Anthem Blue Cross, the country’s second-biggest health insurance company, is behind on billions of dollars in payments owed to hospitals and doctors because of onerous new reimbursement rules, computer problems and mishandled claims, say hospital officials in multiple states.
Anthem, like other big insurers, is using the COVID-19 crisis as cover to institute “egregious” policies that harm patients and pinch hospital finances, said Molly Smith, group vice president at the American Hospital Association. “There’s this sense of ‘Everyone’s distracted. We can get this through,’” she said.
Hospitals are also dealing with a spike in retroactive claims denials by UnitedHealthcare, the biggest health insurer, for emergency department care, AHA says.
Disputes between insurers and hospitals are nothing new. But this fight sticks more patients in the middle, worried they’ll have to pay unresolved claims. Hospitals say it is hurting their finances as many cope with covid surges — even after the industry has received tens of billions of dollars in emergency assistance from the federal government.
“We recognize there have been some challenges” to prompt payments caused by claims-processing changes and “a new set of dynamics” amid the pandemic, Anthem spokesperson Colin Manning said. “We apologize for any delays or inconvenience this may have caused.”
Nationwide, the payment delays “are creating an untenable situation,” the American Hospital Association said in a Sept. 9 letter to Anthem CEO Gail Boudreaux. “Patients are facing greater hurdles to accessing care; clinicians are burning out on unnecessary administrative tasks; and the system is straining to finance the personnel and supplies” needed to fight COVID.
Complaints about Anthem extend “from sea to shining sea, from New Hampshire to California,” hospital association CEO Rick Pollack told Kaiser Health News.
Substantial payment delays can be seen on Anthem’s books. On June 30, 2019, before the pandemic, 43% of the insurer’s medical bills for that quarter were unpaid, according to regulatory filings. Two years later that figure had risen to 53% — a difference of $2.5 billion.
Anthem profits were $4.6 billion in 2020 and $3.5 billion in the first half of 2021.
Alexis Thurber, who lives near Seattle, was insured by Anthem when she got an $18,192 hospital bill in May for radiation therapy that doctors said was essential to treat her breast cancer.
The treatments were “experimental” and “not medically necessary,” Anthem said, according to Thurber. She spent much of the summer trying to get the insurer to pay up — placing two dozen phone calls, spending hours on hold, sending multiple emails and enduring unmeasurable stress and worry. It finally covered the claim months later.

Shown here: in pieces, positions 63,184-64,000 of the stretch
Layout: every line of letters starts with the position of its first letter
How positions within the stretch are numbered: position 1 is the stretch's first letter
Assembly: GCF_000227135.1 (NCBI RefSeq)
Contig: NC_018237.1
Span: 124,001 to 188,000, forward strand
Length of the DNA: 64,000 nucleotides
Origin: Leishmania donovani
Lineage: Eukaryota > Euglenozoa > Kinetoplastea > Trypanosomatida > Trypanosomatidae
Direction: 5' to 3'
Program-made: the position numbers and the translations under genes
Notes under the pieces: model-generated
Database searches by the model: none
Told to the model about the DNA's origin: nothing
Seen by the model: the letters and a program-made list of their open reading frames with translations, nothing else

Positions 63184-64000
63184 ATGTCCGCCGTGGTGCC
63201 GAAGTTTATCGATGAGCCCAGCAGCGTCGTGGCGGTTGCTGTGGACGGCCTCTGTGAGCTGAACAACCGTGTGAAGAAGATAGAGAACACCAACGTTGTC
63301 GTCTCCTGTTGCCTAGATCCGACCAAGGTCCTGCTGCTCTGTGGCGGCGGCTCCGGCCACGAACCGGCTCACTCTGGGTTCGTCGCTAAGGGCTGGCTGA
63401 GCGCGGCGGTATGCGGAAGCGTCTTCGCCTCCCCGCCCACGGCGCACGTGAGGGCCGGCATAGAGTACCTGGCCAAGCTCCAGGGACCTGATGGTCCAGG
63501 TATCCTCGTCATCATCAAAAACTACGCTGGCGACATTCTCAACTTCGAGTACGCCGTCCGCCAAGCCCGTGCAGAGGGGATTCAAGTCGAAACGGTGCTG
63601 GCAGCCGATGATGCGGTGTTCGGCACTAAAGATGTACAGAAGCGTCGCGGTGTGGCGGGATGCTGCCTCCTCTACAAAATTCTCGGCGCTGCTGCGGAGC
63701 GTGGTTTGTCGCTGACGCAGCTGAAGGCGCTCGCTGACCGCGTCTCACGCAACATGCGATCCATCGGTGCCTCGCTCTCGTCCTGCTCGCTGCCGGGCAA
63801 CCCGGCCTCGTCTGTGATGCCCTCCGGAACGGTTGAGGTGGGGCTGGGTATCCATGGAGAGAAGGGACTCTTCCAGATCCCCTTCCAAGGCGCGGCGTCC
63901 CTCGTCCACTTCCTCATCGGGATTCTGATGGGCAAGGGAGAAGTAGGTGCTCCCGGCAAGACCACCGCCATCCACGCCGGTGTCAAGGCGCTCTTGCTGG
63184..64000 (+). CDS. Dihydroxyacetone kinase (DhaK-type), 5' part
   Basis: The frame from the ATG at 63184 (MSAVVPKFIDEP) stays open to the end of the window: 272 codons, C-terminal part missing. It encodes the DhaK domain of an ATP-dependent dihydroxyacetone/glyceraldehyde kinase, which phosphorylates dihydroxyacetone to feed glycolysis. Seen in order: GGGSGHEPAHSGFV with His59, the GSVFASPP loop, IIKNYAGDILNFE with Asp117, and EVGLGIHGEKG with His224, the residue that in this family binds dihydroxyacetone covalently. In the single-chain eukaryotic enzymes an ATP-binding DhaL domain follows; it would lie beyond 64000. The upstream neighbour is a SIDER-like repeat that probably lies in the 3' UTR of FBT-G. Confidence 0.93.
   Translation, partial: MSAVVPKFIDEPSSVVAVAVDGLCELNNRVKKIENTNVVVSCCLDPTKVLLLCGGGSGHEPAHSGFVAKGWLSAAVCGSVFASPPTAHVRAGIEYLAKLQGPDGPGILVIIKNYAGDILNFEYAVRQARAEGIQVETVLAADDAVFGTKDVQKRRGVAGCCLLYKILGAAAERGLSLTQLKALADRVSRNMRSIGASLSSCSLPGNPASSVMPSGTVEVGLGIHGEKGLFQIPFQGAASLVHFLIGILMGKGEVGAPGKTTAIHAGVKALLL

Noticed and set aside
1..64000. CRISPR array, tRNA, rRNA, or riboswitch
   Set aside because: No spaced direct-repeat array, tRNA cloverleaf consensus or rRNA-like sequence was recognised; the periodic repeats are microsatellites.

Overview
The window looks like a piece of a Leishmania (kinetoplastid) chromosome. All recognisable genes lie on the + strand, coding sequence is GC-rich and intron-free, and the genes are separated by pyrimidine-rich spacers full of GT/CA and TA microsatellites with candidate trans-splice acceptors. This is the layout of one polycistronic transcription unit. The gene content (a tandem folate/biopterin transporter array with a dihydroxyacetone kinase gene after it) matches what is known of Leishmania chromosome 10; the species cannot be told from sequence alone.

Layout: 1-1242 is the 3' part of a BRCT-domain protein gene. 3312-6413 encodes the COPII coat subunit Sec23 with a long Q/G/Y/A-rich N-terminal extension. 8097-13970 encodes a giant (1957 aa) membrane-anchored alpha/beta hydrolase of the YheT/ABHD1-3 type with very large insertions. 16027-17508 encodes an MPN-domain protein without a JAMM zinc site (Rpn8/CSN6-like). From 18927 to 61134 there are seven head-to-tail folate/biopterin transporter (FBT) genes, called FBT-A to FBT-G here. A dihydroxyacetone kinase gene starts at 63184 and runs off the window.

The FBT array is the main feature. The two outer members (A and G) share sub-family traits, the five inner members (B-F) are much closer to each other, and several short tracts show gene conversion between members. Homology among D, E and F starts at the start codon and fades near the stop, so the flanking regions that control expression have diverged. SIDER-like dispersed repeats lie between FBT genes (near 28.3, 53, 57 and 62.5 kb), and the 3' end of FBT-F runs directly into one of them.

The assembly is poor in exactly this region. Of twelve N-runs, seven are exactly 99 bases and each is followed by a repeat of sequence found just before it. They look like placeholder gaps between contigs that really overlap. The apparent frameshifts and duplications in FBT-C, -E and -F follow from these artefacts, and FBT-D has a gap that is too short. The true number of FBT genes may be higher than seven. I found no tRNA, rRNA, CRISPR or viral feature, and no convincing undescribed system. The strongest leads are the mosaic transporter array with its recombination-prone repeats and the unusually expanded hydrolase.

“It’s so egregious. It’s a game they’re playing,” said Thurber, 51, whose cancer was diagnosed in November. “Trying to get true help was impossible.”
Privacy rules prevent Anthem from commenting on Thurber’s case, said Anthem spokesperson Colin Manning.
When insurers fail to promptly pay medical bills, patients are left in the lurch. They might first get a notice saying payment is pending or denied. A hospital might bill them for treatment they thought would be covered. Hospitals and doctors often sue patients whose insurance didn’t pay up.
Hospitals point to a variety of Anthem practices contributing to payment delays or denials, including new layers of document requirements, prior-authorization hurdles for routine procedures and requirements that doctors themselves — not support staffers — speak to insurance gatekeepers.
“This requires providers to literally leave the patient's bedside to get on the phone with Anthem,” AHA said in its letter.
Anthem often hinders coverage for outpatient surgery, specialty pharmacy and other services in health systems listed as in-network, amounting to a “bait and switch” on Anthem members, AHA officials said.
“Demanding that patients be treated outside of the hospital setting, against the advice of the patient’s in-network treating physician, appears to be motivated by a desire to drive up Empire’s profits,” the Greater New York Hospital Association wrote in an April letter to Empire Blue Cross, which is owned by Anthem.
Anthem officials pushed back in a recent letter to the AHA, saying the insurer’s changing rules are intended partly to control excessive prices charged by hospitals for specialty drugs and nonemergency surgery, screening and diagnostic procedures.
Alexis Thurber worries she might have to pay her $18,192 radiation bill herself, and she’s not confident her Anthem policy will do a better job next time of covering the cost of her care.
“It makes me not want to go to the doctor anymore,” she said. “I’m scared to get another mammogram because you can’t rely on it.”
©2021 Kaiser Health News. Distributed by Tribune Content Agency, LLC.